PMS price nears N700, queues resurface in filling stations

PRICES of petroleum motor spirit (PMS) otherwise known as petrol, are nearing N700/per litre in some major filling stations across Nigeria, The ICIR findings have shown.

Also, queues have started resurfacing in most filling stations, particularly the Nigerian National Petroleum Company (NNPCL) owned petroleum retail outlets, which sell below market-reflective price.

MRS filling stations in Ikeja sells fuel at N593
MRS filling stations in Ikeja sell fuel at N593

Our correspondent confirmed that most filling stations in Owerri, Imo State capital, now sell fuel at N700/per litre.

Consequently, drivers are increasing their fares.

Long queues at NNPCL filling station Zone 5, close to Berger in Abuja, sells at N613/per litre.

“Drivers are already adjusting the fares to sustain their business. From the Popular World Bank road to Douglas Junction, which previously cost N300, is now N500. From Control Junction to the Wetheral, previously N200, is now N500,” an Owerri Intra-state driver, Okezie Kalu, told The ICIR.

In Anambra, Ebonyi, Enugu and Abia states, the product sells above N650-N670/per litre price band.

In Portharcourt, fuel in major retail outlets, as confirmed by marketers, is N670/per litre.

In Kaduna and some parts of Kano, the price band is N630-N645, as NNPCL sells N620/per litre.

A member of the National Union of Road Transport Workers (NURTW), Dickson Aja, also confirmed to our correspondent that fuel In Edo and Delta now sells at N640-N645.

In Lagos, the NNPCL sells N590/per litre, while some major retail outlets sell above N600/per litre.

Further checks showed the NNPCL in Abuja selling at N613/per litre in most of their retail outlets, forcing long queues.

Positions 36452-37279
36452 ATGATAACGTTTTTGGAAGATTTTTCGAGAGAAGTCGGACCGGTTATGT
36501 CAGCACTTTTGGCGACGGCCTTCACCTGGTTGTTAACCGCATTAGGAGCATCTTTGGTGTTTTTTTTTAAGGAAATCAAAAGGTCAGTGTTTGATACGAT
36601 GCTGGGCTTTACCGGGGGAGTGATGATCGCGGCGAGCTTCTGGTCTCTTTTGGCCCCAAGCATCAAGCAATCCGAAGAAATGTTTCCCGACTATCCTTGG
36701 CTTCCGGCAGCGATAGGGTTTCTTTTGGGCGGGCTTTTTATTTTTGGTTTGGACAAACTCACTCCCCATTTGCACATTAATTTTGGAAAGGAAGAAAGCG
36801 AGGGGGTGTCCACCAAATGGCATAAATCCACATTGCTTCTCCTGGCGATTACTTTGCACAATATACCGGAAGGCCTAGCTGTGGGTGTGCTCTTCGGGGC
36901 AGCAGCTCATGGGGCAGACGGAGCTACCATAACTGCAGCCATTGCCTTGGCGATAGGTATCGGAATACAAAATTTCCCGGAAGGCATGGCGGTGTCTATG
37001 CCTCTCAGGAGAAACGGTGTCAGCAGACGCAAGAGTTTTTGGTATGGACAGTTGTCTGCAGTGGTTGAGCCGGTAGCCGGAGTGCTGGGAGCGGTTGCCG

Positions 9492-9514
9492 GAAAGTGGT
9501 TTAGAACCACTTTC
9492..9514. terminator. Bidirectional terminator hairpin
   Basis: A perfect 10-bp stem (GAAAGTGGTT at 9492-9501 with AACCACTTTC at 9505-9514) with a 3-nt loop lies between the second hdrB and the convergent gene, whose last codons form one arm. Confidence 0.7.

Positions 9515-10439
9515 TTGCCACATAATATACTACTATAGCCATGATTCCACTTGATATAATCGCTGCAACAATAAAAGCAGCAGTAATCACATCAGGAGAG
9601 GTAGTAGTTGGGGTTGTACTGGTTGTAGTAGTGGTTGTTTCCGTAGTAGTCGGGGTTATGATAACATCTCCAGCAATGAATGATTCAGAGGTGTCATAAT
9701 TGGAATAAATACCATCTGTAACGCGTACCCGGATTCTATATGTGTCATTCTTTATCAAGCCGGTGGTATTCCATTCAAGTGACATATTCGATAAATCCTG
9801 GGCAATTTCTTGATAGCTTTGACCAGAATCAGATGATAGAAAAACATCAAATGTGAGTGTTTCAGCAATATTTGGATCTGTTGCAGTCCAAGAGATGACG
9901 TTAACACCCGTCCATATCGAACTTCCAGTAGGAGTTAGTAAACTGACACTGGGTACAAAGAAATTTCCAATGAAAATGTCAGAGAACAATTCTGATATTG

The ICIR reported how NNPCL remained the sole importer of PMS and maintained a price ceiling below the market-reflective price.

Marketers have raised concern over this development, which they said could see rising queues in NNPCL-owned filling stations due to price disparity.

NNPCL has longer queues, while some marketers struggle to compete and open for businesses,The ICIR findings further showed.

For instance, at NNPCL in Wuse Zone 6, there was a long queue of motorists on Monday, November 13, because of non-reflective market pricing.

This development, marketers said, is not helping healthy competition with the NNPCL.

“Most of our marketers cannot import and sell because of dollar scarcity and NNPCL price-ceiling. If you look around, you will see many filling stations not selling, which is a problem for our members,” the chairman of Petroleum Products Retail Outlets Owners Association of Nigeria (PETROAN), Billy Gillis-Harry, told The ICIR.

Some marketers told The ICIR that the price would keep rising according to global market realities since they had to factor in their logistics costs and fluctuating foreign exchange to recover costs and remain in business.

“NNPCL is the sole importer of premium motor spirit. If they are not changing the price to suit current market realities, it is a challenge for us, the marketers,”a former Chairman of the Major Marketers Association of Nigeria, Adetunji Oyebanji, told The ICIR.

He noted that logistics costs seriously influenced the price.

“The freight charge is going up because of the high cost of diesel. For instance, you can get N800,000 as transport costs from Lagos to Abuja for a truckload of fuel. However, it is N1.2 million worth of diesel that would suffice. This is one of the reasons marketers increase fuel prices to recover costs,” Adetunji said.

Harrison Edeh is a journalist with the International Centre for Investigative Reporting, always determined to drive advocacy for good governance through holding public officials and businesses accountable.

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